The Book of Joan - Lidia Yuknavitch
The Book of Joan - Lidia Yuknavitch

First of all I want to say that whatever you think this book is going to be like, you will likely be wrong. You can read about it and think you’re ready, but you won’t truly be prepared for the ingenuity of it once you actually read the novel. You won’t be prepared at all.

The Book of Joan has already received acclaim in the US where it was published earlier this year, and I can now understand why.  Here are a few of the lists it has been on:

New York Times Book Review Editor's Choice

25 Most Anticipated Books by Women for 2017, ELLE 

32 Most Exciting Books Coming Out in 2017, BuzzFeed 

15 Best Books of 2017, Esquire 

33 New Books to Read in 2017, Huffington Post

Not bad...

I started to read The Book of Joan initially because I was intrigued by the idea of it being a futuristic Joan of Arc re-imagining, and within a few pages was mesmerised not only by the concept, but by its imagination; its ferocity. This is a novel that raises questions about the fluidity of sex and gender (gender has all but lost its meaning in this novel), the role of art as a means for survival (art and literature is recorded on one’s own body by the method of ‘grafting’) and what it means to be human.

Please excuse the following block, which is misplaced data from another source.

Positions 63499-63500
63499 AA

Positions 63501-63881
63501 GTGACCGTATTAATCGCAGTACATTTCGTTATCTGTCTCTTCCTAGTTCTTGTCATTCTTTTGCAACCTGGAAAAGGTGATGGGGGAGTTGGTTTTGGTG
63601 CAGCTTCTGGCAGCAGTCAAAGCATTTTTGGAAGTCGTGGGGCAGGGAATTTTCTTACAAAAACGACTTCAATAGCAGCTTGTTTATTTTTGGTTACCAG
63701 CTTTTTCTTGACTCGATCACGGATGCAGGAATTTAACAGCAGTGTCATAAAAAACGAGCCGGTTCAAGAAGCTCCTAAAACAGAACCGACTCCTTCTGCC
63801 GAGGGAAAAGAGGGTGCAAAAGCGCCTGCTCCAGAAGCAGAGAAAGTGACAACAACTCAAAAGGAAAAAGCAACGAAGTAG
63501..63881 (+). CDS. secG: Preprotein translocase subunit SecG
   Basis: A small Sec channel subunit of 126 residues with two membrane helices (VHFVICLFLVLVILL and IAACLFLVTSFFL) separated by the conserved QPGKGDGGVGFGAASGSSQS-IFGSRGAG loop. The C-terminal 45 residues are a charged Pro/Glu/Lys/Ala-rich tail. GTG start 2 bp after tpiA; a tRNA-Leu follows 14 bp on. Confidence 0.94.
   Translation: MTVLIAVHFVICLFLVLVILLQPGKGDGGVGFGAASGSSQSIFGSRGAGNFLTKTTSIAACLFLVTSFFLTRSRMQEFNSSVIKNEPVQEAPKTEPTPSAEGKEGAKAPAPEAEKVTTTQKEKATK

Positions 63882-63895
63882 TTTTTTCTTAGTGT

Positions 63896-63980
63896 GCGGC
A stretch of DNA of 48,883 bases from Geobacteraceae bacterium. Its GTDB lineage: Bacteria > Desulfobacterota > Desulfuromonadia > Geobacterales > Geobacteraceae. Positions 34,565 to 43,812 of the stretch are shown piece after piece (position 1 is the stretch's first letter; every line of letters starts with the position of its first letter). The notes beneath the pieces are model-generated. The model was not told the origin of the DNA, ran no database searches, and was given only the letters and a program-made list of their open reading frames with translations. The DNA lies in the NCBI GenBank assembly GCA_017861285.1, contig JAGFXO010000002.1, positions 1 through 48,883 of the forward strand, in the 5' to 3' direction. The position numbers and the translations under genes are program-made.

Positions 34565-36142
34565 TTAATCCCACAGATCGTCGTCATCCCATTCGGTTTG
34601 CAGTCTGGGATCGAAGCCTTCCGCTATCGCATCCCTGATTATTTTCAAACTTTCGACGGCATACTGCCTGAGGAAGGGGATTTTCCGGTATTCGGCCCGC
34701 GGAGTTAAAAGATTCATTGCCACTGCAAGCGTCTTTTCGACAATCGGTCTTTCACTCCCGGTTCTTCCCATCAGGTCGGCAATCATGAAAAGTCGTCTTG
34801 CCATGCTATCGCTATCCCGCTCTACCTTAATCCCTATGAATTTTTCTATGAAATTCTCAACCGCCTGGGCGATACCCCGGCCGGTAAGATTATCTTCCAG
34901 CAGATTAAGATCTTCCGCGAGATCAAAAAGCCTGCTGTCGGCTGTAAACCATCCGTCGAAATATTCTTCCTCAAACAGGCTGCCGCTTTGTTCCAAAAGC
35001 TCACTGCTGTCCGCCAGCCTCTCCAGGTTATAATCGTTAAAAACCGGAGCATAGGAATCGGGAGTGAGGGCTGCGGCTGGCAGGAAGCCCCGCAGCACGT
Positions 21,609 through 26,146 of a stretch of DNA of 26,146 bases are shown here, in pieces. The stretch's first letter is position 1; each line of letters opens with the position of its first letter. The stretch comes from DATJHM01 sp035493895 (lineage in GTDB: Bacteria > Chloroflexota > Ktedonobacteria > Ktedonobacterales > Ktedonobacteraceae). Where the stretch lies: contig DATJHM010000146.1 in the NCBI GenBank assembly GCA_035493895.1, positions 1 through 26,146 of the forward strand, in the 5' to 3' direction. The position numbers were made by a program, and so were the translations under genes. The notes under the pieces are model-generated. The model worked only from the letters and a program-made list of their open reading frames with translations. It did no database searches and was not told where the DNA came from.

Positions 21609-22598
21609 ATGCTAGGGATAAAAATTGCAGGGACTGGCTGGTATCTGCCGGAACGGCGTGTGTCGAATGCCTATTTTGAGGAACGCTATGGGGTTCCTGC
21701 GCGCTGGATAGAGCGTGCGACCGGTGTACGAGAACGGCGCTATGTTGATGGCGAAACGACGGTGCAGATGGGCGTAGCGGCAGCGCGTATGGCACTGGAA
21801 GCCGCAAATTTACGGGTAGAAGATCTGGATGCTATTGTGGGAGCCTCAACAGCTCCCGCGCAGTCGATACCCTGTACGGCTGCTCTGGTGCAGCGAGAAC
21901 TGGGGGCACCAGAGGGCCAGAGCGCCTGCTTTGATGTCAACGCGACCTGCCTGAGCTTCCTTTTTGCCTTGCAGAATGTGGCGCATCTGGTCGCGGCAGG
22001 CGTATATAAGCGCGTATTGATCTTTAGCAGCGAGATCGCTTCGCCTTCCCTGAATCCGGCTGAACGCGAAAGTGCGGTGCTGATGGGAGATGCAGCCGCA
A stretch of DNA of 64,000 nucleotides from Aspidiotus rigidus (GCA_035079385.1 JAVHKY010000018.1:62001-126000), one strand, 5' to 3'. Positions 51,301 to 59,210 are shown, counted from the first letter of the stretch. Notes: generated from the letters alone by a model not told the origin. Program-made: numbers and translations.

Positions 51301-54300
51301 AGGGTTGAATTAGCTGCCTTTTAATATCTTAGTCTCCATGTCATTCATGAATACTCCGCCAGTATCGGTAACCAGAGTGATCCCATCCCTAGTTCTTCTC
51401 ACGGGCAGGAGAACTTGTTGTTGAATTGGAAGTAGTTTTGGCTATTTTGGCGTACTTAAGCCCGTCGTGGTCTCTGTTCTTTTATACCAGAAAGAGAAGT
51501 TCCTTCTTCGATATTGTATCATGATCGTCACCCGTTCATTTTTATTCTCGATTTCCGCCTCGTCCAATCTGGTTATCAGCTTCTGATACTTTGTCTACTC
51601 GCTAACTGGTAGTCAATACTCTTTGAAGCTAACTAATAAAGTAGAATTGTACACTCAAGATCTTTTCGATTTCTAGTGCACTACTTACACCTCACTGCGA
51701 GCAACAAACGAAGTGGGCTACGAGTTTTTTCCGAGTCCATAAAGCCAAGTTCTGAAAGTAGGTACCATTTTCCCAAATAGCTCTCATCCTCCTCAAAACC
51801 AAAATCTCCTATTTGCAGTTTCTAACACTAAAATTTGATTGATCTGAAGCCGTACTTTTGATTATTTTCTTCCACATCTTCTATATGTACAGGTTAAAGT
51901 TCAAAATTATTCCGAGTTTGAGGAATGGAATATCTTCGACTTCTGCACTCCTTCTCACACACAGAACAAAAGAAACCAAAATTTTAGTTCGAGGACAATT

It’s the imagination, the boldness of the writing and the wild ride you find yourself on that ultimately creates such an emotional impact and sets this book apart. I love crazy and inventive novels, and this most certainly is one, in the best possible way.

Now let’s see if we can find ourselves some signed copies for you… Watch this space. (Oh I should also say, we don’t judge books by their cover, but seriously, I’d buy this one for the cover alone. It’s stunning.)

Harry (@harryillers)

"Brilliant and incendiary . . . The Book of Joan has the same unflinching quality as earlier works by Josephine Saxton, Doris Lessing, Frank Herbert, Ursula K. Le Guin and J.G. Ballard. Yet it's also radically new, full of maniacal invention and page-turning momentum . . . A rich, heady concoction, rippling with provocative ideas" (Jeff VanderMeer New York Times

"Radical, raw and inventive" (Esquire

"The Book of Joan is something new altogether . . . Kaleidoscopic, lyric . . . The Book of Joan shows off Yuknavitch's imagination and her gift for crafting sonorous sentences" (Huffington Post)



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